FPI sales at a record high as virus spooks markets

Expect uptick in purchases by foreign portfolio investors, as some macro signs look good, say analysts

Foreign portfolio investors (FPIs), who have been the prime drivers of every bull run that the Indian capital market has seen till date, have been record sellers during the current month.

Till date in March, FPIs have sold equity and debt cumulatively worth Rs. 67,306 crore, which is the highest ever witnessed in any single month, as per data from National Securities Depository Limited (NSDL).

Further, while equity has seen the worst-ever monthly outflows of Rs. 36,217 crore till date in March, debt outflows at Rs. 31,982 crore is the highest in nearly seven years. In June 2013, FPIs were net sellers at Rs. 33,135 crore in the debt segment. Incidentally, some of the recent trading sessions have seen foreign investors sell shares or bonds close to $1 billion in a single day on the back of increasing concerns over the COVID-19 pandemic that has made investors move away from riskier asset classes.

On March 13, the net selling by FPIs in the equity segment was $910 million. On March 11, the debt segment saw foreign investors’ net sales at almost $1.08 billion.

Similarly, on March 9, when the benchmark Sensex recorded a fall of 1,941.67 points — its biggest single-day fall till then — foreign investors sold shares worth $948 million.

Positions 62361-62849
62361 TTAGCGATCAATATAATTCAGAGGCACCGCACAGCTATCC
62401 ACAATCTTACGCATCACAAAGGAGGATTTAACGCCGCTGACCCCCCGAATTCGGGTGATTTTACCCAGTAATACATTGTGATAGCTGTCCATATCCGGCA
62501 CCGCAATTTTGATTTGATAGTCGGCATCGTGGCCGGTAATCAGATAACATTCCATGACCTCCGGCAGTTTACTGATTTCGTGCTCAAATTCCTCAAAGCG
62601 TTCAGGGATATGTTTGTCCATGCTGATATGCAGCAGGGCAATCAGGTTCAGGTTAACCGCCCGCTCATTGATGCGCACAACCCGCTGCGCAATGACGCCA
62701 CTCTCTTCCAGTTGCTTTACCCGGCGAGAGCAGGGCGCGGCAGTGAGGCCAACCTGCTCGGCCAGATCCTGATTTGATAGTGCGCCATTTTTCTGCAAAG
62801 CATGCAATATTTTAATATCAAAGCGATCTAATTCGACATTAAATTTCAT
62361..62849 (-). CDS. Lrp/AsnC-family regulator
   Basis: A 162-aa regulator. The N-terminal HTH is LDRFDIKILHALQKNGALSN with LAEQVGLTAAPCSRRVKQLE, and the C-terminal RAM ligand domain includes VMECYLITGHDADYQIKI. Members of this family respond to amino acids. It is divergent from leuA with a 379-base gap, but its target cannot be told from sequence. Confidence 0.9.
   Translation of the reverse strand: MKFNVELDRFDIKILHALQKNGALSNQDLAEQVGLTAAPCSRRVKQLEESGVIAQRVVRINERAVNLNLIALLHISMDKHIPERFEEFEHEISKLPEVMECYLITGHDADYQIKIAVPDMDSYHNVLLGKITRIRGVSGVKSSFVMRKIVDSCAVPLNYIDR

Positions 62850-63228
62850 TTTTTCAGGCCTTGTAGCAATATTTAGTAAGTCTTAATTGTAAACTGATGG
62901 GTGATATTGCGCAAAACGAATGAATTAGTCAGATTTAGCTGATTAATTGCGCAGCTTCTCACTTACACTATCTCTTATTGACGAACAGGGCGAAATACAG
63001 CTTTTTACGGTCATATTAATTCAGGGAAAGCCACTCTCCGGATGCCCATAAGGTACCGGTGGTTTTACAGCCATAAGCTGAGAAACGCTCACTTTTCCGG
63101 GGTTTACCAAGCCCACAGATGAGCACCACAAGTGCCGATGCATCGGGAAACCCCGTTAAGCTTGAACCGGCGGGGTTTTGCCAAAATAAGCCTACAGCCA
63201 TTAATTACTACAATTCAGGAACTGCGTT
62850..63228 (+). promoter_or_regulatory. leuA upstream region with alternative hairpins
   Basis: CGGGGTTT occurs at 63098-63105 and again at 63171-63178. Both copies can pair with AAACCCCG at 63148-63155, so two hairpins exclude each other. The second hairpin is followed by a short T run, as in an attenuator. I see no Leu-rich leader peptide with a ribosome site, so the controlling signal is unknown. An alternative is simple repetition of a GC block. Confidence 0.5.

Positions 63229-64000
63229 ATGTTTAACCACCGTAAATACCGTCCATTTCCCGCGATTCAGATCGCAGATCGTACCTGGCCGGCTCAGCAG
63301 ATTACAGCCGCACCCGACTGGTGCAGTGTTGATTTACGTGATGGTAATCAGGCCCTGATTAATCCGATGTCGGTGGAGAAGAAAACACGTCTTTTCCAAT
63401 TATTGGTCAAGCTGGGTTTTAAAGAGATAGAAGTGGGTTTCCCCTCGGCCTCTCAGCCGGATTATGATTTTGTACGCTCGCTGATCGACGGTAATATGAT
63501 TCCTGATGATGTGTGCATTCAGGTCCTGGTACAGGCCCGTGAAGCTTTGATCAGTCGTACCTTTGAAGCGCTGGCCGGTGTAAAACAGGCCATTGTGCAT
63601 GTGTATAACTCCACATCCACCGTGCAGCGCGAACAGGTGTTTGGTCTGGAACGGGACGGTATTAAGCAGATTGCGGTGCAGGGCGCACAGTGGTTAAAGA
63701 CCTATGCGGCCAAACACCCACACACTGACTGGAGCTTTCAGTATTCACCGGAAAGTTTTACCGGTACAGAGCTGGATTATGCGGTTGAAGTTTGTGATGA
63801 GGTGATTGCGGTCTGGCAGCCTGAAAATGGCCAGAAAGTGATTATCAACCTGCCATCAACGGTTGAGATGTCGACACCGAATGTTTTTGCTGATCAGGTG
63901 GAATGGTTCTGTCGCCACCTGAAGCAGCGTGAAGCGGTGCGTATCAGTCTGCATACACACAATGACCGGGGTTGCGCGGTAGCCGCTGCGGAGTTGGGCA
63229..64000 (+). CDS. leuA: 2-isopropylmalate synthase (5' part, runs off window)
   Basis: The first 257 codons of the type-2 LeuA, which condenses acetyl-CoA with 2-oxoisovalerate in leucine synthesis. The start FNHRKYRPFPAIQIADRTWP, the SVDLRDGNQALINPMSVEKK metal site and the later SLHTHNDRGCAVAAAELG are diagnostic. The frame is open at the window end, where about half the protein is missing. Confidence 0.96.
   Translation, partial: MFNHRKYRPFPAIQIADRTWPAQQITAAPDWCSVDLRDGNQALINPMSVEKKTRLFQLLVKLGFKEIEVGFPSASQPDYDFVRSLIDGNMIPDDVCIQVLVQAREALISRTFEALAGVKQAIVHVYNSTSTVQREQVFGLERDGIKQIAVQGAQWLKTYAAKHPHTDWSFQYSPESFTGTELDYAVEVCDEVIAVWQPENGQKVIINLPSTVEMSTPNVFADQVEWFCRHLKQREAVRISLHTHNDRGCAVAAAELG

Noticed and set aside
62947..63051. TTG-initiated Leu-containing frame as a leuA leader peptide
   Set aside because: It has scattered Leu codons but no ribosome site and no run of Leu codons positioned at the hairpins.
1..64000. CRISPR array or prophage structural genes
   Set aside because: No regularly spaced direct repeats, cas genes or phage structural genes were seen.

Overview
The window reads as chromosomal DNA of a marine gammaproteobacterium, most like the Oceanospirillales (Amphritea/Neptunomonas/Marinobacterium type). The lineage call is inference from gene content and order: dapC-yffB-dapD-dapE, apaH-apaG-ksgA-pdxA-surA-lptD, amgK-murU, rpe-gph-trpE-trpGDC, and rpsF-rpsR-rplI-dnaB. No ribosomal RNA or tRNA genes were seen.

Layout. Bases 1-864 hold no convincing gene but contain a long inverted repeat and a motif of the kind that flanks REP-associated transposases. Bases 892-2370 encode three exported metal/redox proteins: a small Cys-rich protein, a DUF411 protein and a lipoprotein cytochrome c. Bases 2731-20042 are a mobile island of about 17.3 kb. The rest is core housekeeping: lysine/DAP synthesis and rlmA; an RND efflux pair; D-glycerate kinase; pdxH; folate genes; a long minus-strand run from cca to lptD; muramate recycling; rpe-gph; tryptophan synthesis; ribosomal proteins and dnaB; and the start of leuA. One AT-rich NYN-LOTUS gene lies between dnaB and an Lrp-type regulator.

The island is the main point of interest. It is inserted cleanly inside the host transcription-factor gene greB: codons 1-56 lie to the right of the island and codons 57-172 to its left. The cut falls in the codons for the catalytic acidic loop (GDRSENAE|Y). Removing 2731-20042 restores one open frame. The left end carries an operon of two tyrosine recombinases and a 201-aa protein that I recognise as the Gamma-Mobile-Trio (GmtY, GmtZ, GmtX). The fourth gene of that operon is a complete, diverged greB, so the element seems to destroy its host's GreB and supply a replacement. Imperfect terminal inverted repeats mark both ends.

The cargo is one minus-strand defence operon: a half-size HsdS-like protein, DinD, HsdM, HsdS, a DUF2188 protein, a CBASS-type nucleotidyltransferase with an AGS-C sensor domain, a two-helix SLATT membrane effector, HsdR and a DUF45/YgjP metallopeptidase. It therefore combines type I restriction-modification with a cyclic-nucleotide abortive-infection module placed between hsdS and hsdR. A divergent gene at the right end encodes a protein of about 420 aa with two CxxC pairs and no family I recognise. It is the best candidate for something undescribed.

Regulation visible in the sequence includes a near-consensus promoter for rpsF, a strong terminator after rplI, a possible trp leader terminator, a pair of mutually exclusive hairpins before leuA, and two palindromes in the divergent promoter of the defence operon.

In the current calendar year, FPIs are net sellers at Rs. 57,379 crore as the first two months of 2020 saw some amount of buying by such investors.

Sales to slow down

Market participants, however, believe that with the valuations taking a massive hit on account of the ongoing fall, institutional investors, especially overseas entities, will slow the pace of selling to buy heavily beaten down quality stocks. “We might see some more selling by FPIs, after which there should be buying activity visible,” said Harendra Kumar, MD, institutional equities, Elara Capital.

“There are many good-quality stocks that are available at their book value or even below their book value. Also, crude is at a very low level that benefits India more than many other economies and rupee has performed relatively better than other Asian currencies,” he said.

“So, some of the macros are in favour of FPIs investing in India,” added Mr. Kumar. In 2019, FPIs were net buyers in the equity and debt segments at Rs. 1.01 lakh crore and Rs. 25,882 crore, respectively.

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